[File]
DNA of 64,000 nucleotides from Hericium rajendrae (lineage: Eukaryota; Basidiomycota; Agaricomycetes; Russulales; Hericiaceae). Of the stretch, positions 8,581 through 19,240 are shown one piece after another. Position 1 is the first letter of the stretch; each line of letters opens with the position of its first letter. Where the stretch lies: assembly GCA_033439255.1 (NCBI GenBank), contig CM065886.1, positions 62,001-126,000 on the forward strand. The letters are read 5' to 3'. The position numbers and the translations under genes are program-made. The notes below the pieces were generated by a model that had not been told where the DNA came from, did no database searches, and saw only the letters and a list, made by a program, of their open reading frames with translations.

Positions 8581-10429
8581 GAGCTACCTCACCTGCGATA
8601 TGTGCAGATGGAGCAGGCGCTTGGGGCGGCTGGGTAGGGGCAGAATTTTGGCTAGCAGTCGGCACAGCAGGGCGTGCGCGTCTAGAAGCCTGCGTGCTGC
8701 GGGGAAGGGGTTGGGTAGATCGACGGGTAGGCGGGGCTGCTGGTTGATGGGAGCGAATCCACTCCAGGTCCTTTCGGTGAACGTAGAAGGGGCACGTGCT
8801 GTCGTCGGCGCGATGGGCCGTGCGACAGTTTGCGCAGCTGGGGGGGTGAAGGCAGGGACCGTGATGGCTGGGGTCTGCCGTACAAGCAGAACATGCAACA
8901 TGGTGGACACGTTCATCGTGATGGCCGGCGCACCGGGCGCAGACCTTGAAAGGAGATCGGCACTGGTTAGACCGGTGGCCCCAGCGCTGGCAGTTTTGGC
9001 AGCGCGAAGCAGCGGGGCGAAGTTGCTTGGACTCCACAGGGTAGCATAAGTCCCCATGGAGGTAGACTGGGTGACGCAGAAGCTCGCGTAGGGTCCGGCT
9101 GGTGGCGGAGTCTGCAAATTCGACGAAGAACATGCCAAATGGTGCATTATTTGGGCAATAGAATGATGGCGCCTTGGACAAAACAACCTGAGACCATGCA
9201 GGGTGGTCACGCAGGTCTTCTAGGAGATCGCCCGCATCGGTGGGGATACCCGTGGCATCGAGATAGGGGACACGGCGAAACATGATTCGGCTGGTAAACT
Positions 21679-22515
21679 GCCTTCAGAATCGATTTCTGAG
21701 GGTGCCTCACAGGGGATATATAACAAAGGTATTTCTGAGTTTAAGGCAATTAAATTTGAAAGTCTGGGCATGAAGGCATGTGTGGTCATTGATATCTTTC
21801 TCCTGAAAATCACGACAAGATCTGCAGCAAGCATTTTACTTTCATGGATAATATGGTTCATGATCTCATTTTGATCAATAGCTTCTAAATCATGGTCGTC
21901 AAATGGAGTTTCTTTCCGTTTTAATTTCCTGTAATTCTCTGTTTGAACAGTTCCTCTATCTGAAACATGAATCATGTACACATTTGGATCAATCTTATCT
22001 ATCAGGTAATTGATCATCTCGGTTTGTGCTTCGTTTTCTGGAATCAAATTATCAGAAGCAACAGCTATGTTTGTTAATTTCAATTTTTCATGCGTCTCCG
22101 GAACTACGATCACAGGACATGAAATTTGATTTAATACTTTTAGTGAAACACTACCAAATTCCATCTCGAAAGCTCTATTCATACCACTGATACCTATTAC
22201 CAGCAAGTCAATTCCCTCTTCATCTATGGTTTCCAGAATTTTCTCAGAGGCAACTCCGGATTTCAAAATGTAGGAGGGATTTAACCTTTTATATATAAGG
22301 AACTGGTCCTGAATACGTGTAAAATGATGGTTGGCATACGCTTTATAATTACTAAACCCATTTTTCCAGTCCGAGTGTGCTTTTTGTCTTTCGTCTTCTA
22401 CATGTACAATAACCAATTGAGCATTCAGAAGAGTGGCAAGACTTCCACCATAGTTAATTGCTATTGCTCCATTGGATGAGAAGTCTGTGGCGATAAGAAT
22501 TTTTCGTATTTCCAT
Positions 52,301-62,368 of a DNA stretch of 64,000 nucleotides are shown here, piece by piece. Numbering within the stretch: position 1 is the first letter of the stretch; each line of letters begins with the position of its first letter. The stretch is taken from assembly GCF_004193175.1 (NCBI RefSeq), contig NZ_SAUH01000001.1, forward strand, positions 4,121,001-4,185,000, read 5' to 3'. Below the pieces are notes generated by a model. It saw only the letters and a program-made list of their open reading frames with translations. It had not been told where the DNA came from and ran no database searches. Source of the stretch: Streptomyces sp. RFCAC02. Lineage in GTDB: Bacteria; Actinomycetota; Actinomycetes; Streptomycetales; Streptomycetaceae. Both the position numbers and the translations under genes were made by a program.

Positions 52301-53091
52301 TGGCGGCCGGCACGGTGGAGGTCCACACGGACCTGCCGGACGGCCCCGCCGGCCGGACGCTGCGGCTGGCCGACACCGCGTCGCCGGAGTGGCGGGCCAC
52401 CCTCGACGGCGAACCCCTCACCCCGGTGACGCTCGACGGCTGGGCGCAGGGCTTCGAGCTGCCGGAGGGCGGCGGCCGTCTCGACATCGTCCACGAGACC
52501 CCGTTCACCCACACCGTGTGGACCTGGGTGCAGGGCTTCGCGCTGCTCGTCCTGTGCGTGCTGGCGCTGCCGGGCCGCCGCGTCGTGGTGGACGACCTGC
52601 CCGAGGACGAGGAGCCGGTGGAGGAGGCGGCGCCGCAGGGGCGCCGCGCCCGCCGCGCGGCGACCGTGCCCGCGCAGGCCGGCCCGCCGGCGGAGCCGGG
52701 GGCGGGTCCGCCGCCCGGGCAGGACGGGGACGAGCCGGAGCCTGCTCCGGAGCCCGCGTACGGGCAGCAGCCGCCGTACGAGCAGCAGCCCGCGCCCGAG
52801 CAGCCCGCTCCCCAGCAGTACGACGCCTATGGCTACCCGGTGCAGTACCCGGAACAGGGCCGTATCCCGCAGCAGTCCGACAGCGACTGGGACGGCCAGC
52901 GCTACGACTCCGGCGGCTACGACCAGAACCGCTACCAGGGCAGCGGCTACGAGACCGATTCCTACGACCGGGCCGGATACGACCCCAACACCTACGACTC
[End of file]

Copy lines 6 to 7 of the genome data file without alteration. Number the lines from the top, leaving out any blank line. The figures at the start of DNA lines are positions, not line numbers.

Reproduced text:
8801 GTCGTCGGCGCGATGGGCCGTGCGACAGTTTGCGCAGCTGGGGGGGTGAAGGCAGGGACCGTGATGGCTGGGGTCTGCCGTACAAGCAGAACATGCAACA
8901 TGGTGGACACGTTCATCGTGATGGCCGGCGCACCGGGCGCAGACCTTGAAAGGAGATCGGCACTGGTTAGACCGGTGGCCCCAGCGCTGGCAGTTTTGGC